Discover the best ways to prevent skin cancer and stay safe in the sun
Doctors have recently reported that incidences of skin cancer are, sadly, on the rise. Over 90% of these cases are a result of damage from the sun’s ultraviolet rays. It’s these harmful rays that also cause wrinkles, sagging and discolouration of the skin – the aging symptoms we’re all so keen to avoid. We thought it would be a good idea to compile a list of ways to prevent skin cancer to ensure you can enjoy some sunshine without risking your health.
Damaging effects of the sun
Here in Ireland we’re understandably sun chasers. It rains for most of the year so when the sun does finally break through for a day or two we’re all out in our shorts and t-shirts, ready to catch some much-needed rays. While the sun has undeniable mood-lifting benefits and prompts our bodies to create Vitamin D, it can also be extremely dangerous, especially for pale and sensitive skin. We only actually need 20 minutes of sun per day to stay healthy. Anything beyond that is merely damaging our body and increasing the risk of skin cancer.
Dr Graham Fry, Medical Director of TMB, warns against being too complacent about the sun’s harmful effects. “We all get very excited when the weather finally picks up in the summer months and try to embrace it as much as we can before it disappears again,” he says. “What we forget is that the sun is still harmful and that there’s still a need to protect ourselves, even on home ground.”
Examine your skin
The earlier you detect skin abnormalities the greater your chance of fighting against skin cancer. Put a reminder in your diary to examine your skin from head to toe each month. Pay particular attention to any moles or growths. If there has been a change in the size, colour or texture of these seek medical advice at once.
Avoid tanning beds
Looking tanned may be fashionable but using tanning beds is just plain silly. Did you know that more people actually contract skin cancer from tanning beds than lung cancer from smoking? It’s pretty shocking stuff. Opt for fake tan instead and keep your skin as safe as possible.
Wear sun cream
It’s pretty obvious but wearing sun cream greatly reduces the risk of skin cancer and aging. Choose one with an SPF of 15 or higher and apply every day. Even when the sun is not shining bright its rays are still targeting your skin and causing damage. Apply half an hour before you go into the sun and reapply every two hours or straight away after swimming.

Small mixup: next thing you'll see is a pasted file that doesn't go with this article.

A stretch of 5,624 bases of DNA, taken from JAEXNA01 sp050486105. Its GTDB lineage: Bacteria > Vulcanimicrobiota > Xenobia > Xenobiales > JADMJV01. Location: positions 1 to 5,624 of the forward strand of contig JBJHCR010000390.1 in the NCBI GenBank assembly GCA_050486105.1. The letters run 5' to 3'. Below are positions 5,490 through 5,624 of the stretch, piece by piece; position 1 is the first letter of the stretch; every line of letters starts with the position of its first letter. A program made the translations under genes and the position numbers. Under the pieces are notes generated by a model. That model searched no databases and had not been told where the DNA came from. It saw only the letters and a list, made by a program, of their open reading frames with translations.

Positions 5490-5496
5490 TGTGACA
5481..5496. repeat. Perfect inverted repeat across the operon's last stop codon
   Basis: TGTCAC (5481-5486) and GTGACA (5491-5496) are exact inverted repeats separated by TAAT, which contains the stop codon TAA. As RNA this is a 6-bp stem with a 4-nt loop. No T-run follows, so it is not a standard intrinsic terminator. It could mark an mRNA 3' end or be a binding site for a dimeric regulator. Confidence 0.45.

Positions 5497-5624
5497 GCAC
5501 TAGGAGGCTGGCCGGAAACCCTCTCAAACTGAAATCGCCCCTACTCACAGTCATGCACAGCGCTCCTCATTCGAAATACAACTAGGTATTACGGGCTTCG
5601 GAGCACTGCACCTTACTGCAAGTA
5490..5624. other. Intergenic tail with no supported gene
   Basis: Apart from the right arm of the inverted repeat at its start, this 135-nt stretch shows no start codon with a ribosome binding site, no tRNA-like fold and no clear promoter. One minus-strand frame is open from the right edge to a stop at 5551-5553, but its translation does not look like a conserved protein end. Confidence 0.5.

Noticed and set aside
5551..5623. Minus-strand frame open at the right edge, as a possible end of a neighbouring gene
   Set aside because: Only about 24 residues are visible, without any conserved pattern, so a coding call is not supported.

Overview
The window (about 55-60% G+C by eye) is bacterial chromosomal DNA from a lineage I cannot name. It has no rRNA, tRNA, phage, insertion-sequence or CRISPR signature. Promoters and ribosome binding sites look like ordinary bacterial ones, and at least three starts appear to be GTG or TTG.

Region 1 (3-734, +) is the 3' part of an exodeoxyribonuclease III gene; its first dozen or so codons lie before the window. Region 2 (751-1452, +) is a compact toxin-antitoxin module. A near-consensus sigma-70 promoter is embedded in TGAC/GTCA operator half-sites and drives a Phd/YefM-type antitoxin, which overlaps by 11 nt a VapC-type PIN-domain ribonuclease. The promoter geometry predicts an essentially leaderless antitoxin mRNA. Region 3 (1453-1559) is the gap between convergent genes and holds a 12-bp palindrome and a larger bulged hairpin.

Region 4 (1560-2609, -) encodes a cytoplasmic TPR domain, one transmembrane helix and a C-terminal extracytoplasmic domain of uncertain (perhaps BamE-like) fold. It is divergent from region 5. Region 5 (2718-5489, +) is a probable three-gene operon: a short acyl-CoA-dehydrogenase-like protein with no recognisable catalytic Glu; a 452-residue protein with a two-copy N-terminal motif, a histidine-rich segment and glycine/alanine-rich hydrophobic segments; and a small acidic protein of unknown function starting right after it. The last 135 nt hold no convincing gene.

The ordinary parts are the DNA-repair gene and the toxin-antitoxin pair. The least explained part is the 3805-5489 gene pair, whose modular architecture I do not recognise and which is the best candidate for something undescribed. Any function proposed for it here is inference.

Wear protective clothing
Cover up with protective clothing when you’re out and about. A broad-brimmed hat and UV-blocking sunglasses will help to protect your scalp, face and eyes when you’re out and about. Be wary of swimming costumes that might not give proper coverage.
Monitor time spent in the sun
It’s important to keep account of how long your skin has been exposed to the sun’s harmful rays. Seek the shade, particularly when the sun is at its highest between 10am and 4pm. Play sports or do outdoor activities in the early morning or at dusk to keep your skin protected.
The risk of melanoma, the most fatal kind of skin cancer, is greatly increased if your skin burns. If you notice your skin turning pink or feeling hot, go inside immediately. Be extra careful around water, snow and sand surfaces as these reflect up to 80% of the sun’s rays, drastically increasing your chances of getting burnt.
Prevention is better than cure. Take the necessary measures to protect your skin and your risk of cancer will be greatly reduced. It’s true that the sunshine helps our bodies to create Vitamin D but this can also be obtained from supplements and a a healthy balanced diet. When in doubt, pay a visit to your GP to find out all the facts and have a skin assessment. You’ll thank yourself for it!
To find out more information about skin cancer please visit www.skincancer.org or www.cancer.ie.